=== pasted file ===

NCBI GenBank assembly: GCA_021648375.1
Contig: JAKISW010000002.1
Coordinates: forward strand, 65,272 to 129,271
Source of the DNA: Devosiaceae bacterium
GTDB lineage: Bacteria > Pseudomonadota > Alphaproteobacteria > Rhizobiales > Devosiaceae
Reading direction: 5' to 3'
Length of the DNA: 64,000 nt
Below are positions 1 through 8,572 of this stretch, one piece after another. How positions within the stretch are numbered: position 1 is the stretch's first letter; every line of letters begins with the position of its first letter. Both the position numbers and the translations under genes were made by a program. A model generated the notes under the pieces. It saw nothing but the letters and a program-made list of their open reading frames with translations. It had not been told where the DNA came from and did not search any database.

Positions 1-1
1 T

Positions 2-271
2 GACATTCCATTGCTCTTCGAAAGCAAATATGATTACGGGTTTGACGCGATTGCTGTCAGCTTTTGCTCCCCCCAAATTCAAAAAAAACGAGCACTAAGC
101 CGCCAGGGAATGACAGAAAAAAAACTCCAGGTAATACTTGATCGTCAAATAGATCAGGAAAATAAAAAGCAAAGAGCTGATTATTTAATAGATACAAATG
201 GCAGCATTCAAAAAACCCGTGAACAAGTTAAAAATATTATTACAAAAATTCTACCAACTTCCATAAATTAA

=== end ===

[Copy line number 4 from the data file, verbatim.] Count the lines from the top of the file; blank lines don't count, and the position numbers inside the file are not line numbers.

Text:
Source of the DNA: Devosiaceae bacterium